The Last Full Measure of Devotion
It’s not about patriotism, flag waving, or bragging that our causes were just. It’s not about a long holiday from work to grill and drink beer and celebrate our freedom to feast. In the press of more “modern” times, as we slowly shift from coming to the aid of conquered peoples to opposing hostile ideologies, protecting our access to foreign natural resources, aiding corporate interests, dealing with the blowback of covert missions, and projecting power, it is becoming increasingly difficult to identify those sparse periods of peace that we incessantly claim to be fighting for. There can be no doubt that evil people engineer suffering and misery on a massive scale, to their own ends. There can be no doubt that those who are capable have the moral obligation to protect those who cannot protect themselves, in order to lessen injustice and suffering.
But let us not forget that more is at risk in our political and national decisions than troop casualties. “It’s a hell of a thing to take away all that a man has, or ever will have,” at least on this side of the plane of existence. And it’s a hell of a thing to do so merely from the desire to teach others a lesson, to exact revenge, to protect profits, or from the desire to sound like a more patriotic American than the next guy, when it isn’t our own necks that pass over the chopping block. It is easy to send others to fight when we ourselves appear to be entirely out of harm’s way. Yet, our loss is more than a soldier, a fact which is painfully obvious even to children, but which we adults learn to put out of our minds, so that the next call to sacrifice can come a little easier. It should not become easy, and the rallying cry should seldom be heard in what used to be called a peace-loving nation.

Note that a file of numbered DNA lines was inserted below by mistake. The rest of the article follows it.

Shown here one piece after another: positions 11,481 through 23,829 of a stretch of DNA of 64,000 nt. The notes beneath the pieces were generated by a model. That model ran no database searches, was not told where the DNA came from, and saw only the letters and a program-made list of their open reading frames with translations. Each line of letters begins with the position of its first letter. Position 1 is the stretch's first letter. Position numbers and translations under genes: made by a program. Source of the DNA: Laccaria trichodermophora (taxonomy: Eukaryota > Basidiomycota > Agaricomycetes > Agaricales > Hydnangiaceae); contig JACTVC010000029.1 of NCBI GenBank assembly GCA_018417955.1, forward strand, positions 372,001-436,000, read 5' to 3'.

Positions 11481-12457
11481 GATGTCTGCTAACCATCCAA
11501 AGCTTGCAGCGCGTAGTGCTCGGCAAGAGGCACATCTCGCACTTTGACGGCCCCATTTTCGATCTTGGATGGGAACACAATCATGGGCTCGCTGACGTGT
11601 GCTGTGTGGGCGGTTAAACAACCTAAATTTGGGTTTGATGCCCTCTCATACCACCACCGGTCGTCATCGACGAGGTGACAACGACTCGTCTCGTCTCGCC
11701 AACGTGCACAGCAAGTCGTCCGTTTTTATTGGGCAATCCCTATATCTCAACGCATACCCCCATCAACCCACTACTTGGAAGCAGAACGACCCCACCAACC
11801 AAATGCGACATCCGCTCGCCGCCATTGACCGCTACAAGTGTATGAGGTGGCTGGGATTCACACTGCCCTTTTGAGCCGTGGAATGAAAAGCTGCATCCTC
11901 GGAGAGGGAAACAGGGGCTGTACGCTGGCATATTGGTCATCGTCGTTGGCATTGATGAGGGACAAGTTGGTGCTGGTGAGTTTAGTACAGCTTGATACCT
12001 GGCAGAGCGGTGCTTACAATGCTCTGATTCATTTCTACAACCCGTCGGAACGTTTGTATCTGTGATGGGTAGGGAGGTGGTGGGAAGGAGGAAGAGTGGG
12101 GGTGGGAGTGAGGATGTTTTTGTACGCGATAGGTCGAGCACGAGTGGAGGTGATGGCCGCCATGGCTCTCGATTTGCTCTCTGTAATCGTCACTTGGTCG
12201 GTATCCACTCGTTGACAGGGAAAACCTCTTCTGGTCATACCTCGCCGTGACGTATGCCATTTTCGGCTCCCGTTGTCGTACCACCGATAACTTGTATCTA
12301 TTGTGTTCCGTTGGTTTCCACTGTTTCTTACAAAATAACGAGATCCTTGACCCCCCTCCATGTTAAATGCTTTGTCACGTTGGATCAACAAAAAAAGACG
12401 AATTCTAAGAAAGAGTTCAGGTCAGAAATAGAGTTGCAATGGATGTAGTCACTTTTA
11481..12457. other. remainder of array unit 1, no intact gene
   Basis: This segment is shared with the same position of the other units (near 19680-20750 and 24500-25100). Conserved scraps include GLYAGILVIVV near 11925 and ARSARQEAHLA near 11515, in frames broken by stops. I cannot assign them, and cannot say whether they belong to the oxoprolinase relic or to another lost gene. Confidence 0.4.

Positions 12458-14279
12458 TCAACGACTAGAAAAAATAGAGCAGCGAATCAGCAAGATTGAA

The next time you hear one of our elected representatives evoke an indignant patriotic fervor, demanding support for yet another military incursion, police action, or vague, unspecified activity, ask yourself whether it is his own son he will so eagerly send to armed combat, or yours. Is it to benefit and protect those in desperate straits, or more to oppose and punish those whom we have been encouraged to hate? The “warrior mentality” may be needed by those in the field to survive, but turned loose outside of it, it brings only “wars and rumors of wars”. Armed combat becomes the new norm. Warfare is the only political activity that has been largely (but not completely) free of that worn mantra, “It’s for our children.” As the picture at the top of this post reveals, there’s a sound reason for that. This is the official day to honor those who gave more than their only lives in service to our nation and our people. Let us do so, remember them, and carefully hesitate to throw more loss their way without thoughtful deliberation, for the casualty list will always be longer than the final tally suggests.